Aluminium toxicity in people on dialysis

Aluminium toxicity in people on dialysis is a problem for people on haemodialysis. The dialysis process does not efficiently remove excess aluminium from the body, so it may build up over time. Aluminium is a potentially toxic metal, and aluminium poisoning may lead to mainly three disorders: aluminium-induced bone disease, microcytic anemia and neurological dysfunction (encephalopathy). Such conditions are more prominently observed in people with chronic kidney failure and especially in people on haemodialysis.

Aluminium toxicity in people on dialysis
Other namesAluminium toxicity

About 5–10 mg of aluminium enters human body daily through different sources like water, food, occupational exposure to aluminium in industries, and so on.[1] In people with normal kidney function, serum aluminium is normally lower than 6 microgram/L.[2] Baseline levels of serum aluminium should be <20 microgram/L.[3] According to AAMI, standard aluminum levels in the dialysis fluid should be less than 0.01 milligram/L.[4]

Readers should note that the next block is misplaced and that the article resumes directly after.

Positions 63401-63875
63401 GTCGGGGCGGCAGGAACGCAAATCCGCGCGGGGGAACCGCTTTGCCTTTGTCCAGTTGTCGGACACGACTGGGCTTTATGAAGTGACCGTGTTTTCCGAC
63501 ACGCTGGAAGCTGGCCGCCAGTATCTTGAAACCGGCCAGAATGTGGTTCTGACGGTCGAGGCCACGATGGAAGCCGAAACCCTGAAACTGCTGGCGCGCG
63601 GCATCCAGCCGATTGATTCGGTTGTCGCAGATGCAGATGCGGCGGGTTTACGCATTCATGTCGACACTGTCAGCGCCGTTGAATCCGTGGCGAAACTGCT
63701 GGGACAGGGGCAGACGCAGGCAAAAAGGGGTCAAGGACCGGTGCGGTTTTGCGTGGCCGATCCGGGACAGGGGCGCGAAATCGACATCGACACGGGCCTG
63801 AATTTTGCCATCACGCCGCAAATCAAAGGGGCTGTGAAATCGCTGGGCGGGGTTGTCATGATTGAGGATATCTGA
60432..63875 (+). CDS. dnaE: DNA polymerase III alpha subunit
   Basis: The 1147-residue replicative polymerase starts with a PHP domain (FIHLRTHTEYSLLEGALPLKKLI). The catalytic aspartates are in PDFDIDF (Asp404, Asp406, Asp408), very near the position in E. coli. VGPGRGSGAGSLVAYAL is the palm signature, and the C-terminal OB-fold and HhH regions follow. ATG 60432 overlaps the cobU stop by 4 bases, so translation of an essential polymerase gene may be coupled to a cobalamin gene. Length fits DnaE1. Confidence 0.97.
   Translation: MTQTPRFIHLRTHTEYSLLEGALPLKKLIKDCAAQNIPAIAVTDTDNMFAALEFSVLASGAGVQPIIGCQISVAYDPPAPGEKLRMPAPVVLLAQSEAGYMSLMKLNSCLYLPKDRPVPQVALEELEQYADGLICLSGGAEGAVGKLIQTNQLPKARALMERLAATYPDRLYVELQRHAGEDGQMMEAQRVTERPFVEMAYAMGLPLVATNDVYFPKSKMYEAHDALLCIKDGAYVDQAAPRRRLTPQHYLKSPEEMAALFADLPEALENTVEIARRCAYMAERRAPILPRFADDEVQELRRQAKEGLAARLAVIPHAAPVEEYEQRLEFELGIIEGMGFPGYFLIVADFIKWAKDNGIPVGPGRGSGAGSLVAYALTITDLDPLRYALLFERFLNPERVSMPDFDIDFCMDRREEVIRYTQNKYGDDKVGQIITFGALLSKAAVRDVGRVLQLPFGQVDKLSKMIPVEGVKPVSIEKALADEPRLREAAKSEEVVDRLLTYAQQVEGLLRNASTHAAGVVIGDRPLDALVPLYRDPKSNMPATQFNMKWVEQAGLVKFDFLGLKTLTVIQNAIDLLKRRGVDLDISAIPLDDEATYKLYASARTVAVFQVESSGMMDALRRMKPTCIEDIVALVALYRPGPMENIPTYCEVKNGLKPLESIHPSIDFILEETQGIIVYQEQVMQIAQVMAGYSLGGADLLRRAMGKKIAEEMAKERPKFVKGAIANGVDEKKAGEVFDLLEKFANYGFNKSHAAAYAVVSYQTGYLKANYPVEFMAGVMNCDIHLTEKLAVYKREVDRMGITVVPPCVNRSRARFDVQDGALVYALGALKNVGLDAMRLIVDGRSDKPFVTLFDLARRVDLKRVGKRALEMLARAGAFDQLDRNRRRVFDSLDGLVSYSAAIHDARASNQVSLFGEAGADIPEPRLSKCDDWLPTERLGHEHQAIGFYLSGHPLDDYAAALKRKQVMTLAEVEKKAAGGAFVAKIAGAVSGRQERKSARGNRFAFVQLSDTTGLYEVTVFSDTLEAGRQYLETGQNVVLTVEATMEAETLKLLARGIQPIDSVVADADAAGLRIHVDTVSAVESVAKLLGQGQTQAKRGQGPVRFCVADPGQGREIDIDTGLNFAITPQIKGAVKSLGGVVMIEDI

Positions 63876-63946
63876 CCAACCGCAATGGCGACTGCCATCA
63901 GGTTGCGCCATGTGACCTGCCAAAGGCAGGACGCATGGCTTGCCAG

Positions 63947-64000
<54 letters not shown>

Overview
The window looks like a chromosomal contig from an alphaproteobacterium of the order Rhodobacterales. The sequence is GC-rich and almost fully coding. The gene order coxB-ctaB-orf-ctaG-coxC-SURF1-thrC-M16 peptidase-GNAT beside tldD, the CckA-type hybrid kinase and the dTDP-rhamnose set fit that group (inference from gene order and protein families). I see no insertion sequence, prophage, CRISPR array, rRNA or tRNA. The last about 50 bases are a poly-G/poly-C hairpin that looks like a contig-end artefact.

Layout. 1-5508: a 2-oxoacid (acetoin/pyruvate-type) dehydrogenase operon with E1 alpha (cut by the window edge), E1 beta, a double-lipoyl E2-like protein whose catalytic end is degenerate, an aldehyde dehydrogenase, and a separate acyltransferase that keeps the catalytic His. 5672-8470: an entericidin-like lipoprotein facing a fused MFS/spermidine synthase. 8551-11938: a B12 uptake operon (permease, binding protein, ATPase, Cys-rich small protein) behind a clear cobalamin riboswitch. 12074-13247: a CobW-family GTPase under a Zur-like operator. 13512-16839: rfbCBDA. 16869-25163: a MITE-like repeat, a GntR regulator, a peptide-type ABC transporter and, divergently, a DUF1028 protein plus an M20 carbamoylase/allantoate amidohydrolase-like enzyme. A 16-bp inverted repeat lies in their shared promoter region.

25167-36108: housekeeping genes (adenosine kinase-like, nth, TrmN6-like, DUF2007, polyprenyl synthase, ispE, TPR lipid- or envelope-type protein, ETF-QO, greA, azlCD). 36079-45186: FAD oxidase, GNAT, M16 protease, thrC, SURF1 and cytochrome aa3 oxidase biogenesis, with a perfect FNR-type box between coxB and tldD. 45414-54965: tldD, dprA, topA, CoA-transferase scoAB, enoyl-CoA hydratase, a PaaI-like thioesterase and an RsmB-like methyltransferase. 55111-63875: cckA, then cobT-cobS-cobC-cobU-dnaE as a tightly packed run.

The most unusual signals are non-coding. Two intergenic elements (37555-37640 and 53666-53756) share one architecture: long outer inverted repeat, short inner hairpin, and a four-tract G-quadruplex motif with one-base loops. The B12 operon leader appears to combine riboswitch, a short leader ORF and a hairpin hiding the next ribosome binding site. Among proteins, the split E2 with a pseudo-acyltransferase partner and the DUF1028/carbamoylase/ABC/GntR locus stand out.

References Edit

  1. ^ AB, Edward RA. Fundamentals of clinical chemistry. 5th ed. Saunders: Harcourt India; 652-3
  2. ^ JR, Mohammad AA. Clinical and forensic applications of capillary electrophoresis. Humana press; 388-9
  3. ^ "Guideline 12. Aluminum Overload and Toxicity in CKD". K/DOQI Clinical Practice Guidelines for Bone Metabolism and Disease in Children With Chronic Kidney Disease (PDF). October 2005. p. S70. {{cite book}}: |journal= ignored (help)
  4. ^ "Monitoring Your Dialysis Water Treatment System" (PDF). p. 11. Archived from the original (PDF) on 2020-05-12. Retrieved 2020-05-12.